Railway and Snaefell Mountain Railway
first visit to the Isle of Man was in September 2005, and I loved it.
There is a big page (perhaps too big) on the buses of the island on
this site, and
the electric railway and mountain railway were splendid. Modern Rapid
it isn't, but the end to end journeys are just fantastic, in trams over
years old. The majority of services were operated by the enclosed cars
with crossbench trailers, September being the tail end of the season,
and the weather was not particularly warm.
I am frequently bemused by the antics of the Manx Government and their
attitude towards their heritage transport systems, as surely these are
one of the major selling points of the Island. For the latest madnesses
a good place to look is the Manx
Electric Railway Society who
cover all transport on the island in their excellent magazine.
Nevertheless, I am sure that all the heritage modes will survive: I
hope so, as a return trip is required in
high season, so more of the rolling stock can be seen. A selection of
18th September 2005 was the first full day on the island, and included
a trip to Laxey on the Manx Electric and up Snaefell on the Mountain
Railway. The trip to Laxey from Groudle Glen (after a ride on the
Groudle Glen railway) was on MER trailer 41, a
modern addition to the fleet (actually a 1930 built replacement for a
trailer lost in a fire), behind motor car 20
of 1899 seen here awaiting departure time at Laxey.
is seen as the pair depart Laxey.
Snaefell Mountain Railway is really more of a tramway and Snaefell is
not really a mountain (2036 feet). Even though I am a keen fell walker,
getting to within about 30 feet of the summit by one of the 1895 cars
is much better than tramping to the top. The right hand runing also
seems a bit weird at first. No 4 is seen at Laxey.
no 4 is seen leaving Laxey at the start of it's near half-hour journey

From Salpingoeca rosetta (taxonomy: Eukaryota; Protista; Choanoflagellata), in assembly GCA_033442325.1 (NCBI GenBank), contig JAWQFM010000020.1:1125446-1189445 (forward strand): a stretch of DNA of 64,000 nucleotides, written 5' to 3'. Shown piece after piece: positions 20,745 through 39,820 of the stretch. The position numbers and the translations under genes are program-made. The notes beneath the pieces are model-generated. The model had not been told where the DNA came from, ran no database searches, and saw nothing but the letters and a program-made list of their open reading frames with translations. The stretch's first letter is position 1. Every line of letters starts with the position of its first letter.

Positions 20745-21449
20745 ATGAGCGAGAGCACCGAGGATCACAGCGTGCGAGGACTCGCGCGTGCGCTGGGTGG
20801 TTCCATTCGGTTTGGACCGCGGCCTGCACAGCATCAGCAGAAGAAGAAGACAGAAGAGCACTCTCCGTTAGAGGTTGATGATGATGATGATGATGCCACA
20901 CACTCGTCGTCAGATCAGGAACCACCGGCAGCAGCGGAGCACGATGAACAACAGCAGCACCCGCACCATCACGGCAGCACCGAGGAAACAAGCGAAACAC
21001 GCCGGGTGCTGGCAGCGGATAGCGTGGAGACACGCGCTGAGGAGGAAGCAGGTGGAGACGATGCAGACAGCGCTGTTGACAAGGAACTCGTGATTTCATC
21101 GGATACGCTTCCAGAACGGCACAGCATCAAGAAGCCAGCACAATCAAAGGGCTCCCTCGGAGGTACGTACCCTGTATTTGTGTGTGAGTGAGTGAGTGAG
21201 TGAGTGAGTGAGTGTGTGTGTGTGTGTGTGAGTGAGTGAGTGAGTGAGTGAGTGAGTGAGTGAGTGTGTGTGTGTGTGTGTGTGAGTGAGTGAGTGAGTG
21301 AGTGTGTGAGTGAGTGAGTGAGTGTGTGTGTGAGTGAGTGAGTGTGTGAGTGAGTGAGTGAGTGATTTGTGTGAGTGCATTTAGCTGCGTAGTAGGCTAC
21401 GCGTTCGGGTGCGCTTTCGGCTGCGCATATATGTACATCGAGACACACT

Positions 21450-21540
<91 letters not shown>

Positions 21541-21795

up to the summit. The Snaefell gauge is 3ft 6 ins, whereas the Manx
Electric tracks in the foreground are 3ft gauge. The Snaefell
pantographs are fixed.
side view of car 6 at Laxey. It is a shame that the roof mounted
advertising boards no longer adorn the cars, but the woodwork looks
very nice and seems to be well maintained.
basic Snaefell Mountain Railway schedule is such that every half hour
there are two cars at Laxey for a few minutes, allowing shots such as
this one of cars 1 and 6.
6 is seen leaving Laxey on 18th September.
car 1 took us to the summit, and is seen here alongside the current
Summit Hotel, which is not a particularly distinguished building.
at Laxey, Manx Electric car 2 was seen on the siding. I was very
pleased to see this, one of the original unvestibuled 1893 cars.
Car 4 is seen again, having just crossed the Ramsy road in Laxey
(ungated crossing!) on it's way to the top of Snaefell.
Electric 20 and 41 are seen racing a car near to the crossing at Laxey.
The tram won, of course.
little while later 2 and trailer 37 (dating from 1894) pulled up to the
southbound stop for a return journey to Douglas. Unfortunately our
plans for the day precluded a journey on this beautiful car.
next Douglas bound service was operated by 21 and 40, of the same
vintage as 20 and 41. The motor car is carrying the modern Isle of Man
Transport logo above the number.
next northbound service on the Manx Electric was enclosed saloon 19
(1899) and crossbench trailer 42 (1903, and not in shot here), wiith
Snaefell car 6 arriving at the end of it's downhill run.
19th had a poor weather forecast, so the morning was spent looking
around Douglas, before a trip to Derby Castle on another ancient mode
of transport. Douglas Corporation operates the horse tram service along
the Promenade, in the middle of the busy road. Our journey was on car
37 of 1896 vintage. MOtive power was Robert.
Derby Castle, several horse trams were parked up, including toastrack